Shen Wei shakes his head. “Only for right now—and it won’t be enough to wake him,” he says, and Lin Jing’s face falls. “I can explain later,” Shen Wei says. “We should report to the Ministry—let them know to take Professor Ouyang into custody. Let them know that he…” Shen Wei trails off, looking at Li Qian.

Li Qian swallows, her eyes shining with unshed tears, as she points to a corner of the lab. “Zhang Yuhua,” she says.

Shen Wei remembers Zhang Yuhua—a young woman the year or so above Li Qian. She was energetic and outgoing, and organized study circles and mentoring programs. Something of a big sister for her entire class, and certainly for the younger girls. Smart enough for Li Qian to idolize her—and for Professor Ouyang to recruit her for his project. Shen Wei takes two strides across the room. Sees what has become of her, and wishes that maybe he hadn’t been quite so gentle with Professor Ouyang.

Lin Jing comes more hesitantly, clearly afraid—Shen Wei doesn’t blame him. Not even when he rushes to the side, narrowly making it to one of the lab’s sinks before being violently ill.

Li Qian exhales a shivering sigh, and then looks up from her hand wrapped around Zhao Yunlan’s wrist to Shen Wei’s face. “Sorry,” she says, and wipes at her eyes with her sleeve. “I forgot—I shouldn’t keep you.”

“From what?” Shen Wei asks, and Li Qian gives him a tremulous smile.

“It’s okay,” she says. “Please—I understand. You don’t have to pretend around me, especially not now.”

Is she—is she talking about the relationship Shen Wei had with Zhao Yunlan? But why would she—how would she—?

“Come on,” she says, moving out of the way. “Chief Zhao will be glad you’re here. He was calling for you.”

“Calling?” Shen Wei repeats dumbly, without moving closer. He doesn’t want to move closer. Li Qian’s brow is starting to furrow.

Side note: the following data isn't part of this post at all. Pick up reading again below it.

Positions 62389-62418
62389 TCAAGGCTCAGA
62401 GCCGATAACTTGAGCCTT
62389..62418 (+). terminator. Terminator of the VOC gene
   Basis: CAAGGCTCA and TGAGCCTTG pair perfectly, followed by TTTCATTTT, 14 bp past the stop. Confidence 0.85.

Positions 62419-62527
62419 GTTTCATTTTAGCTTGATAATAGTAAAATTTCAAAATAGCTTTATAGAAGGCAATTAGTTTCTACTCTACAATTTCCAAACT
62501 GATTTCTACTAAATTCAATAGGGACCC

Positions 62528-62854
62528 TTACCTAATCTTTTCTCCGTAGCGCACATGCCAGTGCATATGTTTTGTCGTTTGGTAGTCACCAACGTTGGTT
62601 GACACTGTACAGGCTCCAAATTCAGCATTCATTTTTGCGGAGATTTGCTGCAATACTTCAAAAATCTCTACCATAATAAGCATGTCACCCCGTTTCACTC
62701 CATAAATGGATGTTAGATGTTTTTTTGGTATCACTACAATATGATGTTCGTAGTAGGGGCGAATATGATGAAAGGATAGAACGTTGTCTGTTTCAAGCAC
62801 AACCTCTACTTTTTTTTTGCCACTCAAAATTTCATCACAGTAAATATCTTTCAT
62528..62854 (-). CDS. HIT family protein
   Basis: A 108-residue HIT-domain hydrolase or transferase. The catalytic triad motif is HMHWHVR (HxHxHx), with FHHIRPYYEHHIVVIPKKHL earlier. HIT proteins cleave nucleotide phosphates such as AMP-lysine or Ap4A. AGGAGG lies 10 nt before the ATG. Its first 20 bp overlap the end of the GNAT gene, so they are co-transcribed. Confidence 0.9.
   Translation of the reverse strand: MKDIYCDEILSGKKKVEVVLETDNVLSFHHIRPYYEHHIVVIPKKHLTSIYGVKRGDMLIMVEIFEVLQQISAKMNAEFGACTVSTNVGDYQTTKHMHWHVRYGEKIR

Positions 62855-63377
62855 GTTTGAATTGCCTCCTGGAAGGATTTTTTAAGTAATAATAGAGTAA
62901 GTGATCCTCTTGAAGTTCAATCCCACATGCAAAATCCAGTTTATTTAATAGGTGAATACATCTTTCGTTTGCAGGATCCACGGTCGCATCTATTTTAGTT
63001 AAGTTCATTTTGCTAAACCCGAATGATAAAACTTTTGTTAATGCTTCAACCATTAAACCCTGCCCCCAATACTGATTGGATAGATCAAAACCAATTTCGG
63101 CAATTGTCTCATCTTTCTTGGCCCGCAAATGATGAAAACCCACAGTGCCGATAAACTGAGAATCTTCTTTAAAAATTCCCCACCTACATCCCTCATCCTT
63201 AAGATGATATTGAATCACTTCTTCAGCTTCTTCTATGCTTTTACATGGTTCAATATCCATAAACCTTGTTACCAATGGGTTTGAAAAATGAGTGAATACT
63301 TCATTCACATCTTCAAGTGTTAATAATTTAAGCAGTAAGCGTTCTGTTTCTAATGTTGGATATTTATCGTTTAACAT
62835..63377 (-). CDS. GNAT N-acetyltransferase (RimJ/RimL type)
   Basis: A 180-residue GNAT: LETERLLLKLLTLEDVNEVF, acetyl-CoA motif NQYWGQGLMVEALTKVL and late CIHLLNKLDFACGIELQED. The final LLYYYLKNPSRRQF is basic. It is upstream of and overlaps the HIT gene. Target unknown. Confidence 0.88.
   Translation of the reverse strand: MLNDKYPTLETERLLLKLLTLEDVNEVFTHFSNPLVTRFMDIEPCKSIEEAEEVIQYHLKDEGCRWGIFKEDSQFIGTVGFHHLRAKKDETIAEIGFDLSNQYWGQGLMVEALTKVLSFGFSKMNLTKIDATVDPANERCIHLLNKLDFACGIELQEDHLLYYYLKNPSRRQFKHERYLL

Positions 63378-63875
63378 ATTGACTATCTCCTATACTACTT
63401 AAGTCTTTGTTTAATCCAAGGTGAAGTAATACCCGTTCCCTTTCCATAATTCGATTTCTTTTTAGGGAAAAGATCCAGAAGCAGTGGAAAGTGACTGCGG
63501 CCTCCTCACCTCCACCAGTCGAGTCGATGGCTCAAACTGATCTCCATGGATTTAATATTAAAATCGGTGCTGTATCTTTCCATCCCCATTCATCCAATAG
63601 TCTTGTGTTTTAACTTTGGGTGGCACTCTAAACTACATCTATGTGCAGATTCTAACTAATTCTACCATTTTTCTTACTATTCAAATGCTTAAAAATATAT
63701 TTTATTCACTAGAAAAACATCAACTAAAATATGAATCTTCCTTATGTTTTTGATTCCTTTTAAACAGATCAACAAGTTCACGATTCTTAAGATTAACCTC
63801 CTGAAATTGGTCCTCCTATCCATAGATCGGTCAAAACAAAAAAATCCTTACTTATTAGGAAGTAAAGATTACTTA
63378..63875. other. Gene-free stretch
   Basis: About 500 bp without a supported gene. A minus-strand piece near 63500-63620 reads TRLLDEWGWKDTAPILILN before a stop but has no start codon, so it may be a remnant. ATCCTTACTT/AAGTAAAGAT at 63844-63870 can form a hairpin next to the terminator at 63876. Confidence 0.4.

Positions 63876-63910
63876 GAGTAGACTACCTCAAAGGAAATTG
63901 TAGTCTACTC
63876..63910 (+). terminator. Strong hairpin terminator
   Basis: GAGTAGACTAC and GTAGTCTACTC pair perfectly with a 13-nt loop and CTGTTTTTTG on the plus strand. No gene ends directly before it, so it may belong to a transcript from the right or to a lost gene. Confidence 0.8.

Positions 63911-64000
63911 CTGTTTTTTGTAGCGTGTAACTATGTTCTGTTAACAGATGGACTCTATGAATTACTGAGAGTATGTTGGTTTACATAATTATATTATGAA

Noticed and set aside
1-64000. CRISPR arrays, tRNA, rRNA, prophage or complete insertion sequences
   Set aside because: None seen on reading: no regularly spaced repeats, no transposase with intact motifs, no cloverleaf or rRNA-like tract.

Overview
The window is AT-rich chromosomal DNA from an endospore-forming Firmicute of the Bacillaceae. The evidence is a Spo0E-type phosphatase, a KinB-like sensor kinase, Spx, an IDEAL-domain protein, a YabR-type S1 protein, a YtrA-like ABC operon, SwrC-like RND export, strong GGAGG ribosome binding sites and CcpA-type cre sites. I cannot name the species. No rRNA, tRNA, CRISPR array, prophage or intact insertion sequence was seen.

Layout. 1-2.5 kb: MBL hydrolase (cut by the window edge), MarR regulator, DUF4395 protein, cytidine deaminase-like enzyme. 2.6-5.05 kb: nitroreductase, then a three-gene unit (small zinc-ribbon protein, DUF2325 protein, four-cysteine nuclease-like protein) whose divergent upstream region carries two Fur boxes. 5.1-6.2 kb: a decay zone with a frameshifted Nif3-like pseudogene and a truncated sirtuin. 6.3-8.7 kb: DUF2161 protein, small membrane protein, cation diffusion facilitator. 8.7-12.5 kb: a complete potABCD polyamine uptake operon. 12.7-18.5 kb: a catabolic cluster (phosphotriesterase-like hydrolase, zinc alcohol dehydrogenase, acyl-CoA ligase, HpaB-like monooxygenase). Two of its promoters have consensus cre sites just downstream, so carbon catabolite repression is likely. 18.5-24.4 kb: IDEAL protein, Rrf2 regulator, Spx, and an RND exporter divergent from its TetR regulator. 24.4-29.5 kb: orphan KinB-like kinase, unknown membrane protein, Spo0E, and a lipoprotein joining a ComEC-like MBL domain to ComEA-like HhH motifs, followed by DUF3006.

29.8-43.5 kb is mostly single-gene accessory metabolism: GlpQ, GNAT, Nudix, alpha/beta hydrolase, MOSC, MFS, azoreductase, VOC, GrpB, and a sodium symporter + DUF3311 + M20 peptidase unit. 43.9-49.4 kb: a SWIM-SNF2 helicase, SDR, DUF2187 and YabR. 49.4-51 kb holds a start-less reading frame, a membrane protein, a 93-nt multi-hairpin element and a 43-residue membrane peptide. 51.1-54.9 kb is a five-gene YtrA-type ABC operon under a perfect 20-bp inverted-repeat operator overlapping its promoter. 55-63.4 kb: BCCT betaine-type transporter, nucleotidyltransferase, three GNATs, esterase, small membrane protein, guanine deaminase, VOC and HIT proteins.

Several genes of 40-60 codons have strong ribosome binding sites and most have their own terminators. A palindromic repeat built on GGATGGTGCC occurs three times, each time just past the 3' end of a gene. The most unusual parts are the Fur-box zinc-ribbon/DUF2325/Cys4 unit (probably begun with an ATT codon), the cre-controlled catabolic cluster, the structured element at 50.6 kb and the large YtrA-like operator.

“When—when he was hurting.” Li Qian shudders at the memory, then exhales again, centering herself. She has gotten much more adept at controlling her emotions, Shen Wei notices distractedly. “I’m sorry. I don’t think he wanted us to hear it, but… He kept saying your name.”

Shen Wei stares at Zhao Yunlan. Why would he do that? Especially after what Shen Wei saw on the rooftop—surely it should have been another name on his lips. So which was it? Zhao Yunlan, very much unconscious, doesn’t answer the unspoken question. It is unexpectedly frustrating, not having Zhao Yunlan’s instant attention when he wants it.

“I’ll go get word to the Ministry,” Lin Jing comes up behind them, a damp paper towel crumpled in his hand. Shen Wei wants to reach out and stop him, but it makes sense—of the two of them, Lin Jing’s status is the more official. Both as part of the SID, and Professor Ouyang’s lab.

“We need to get Chief Zhao back inside the SID’s shield,” Shen Wei warns. It won’t do anything directly, but with all the threats out here it will be a far better place to give Shen Wei time to do more.

Lin Jing nods. “I’ll explain—Li Qian, can you come with me? You might have to stay and brief them. I’m sorry, that’s probably—”

“No,” Li Qian says. “I will do it.”

“Meet us at the car,” Lin Jing says. “Bring the chief.” It sounds almost like an order, despite his usual nervous manner around Shen Wei.

They leave together, and Shen Wei is alone with two unconscious men.

He only cares about one of them.

Gingerly, Shen Wei crouches so he can look at Zhao Yunlan. The lack of expression hasn’t changed. There are no answers there, so Shen Wei delves deeper. Closes his eyes and reaches out a hand—he remembers how frustrating it was to get used to Zhao Yunlan being hurt and needing his help. How terrifying. It is—less, now. Zhao Yunlan who is not Kunlun; Zhao Yunlan who killed Kunlun (but why?).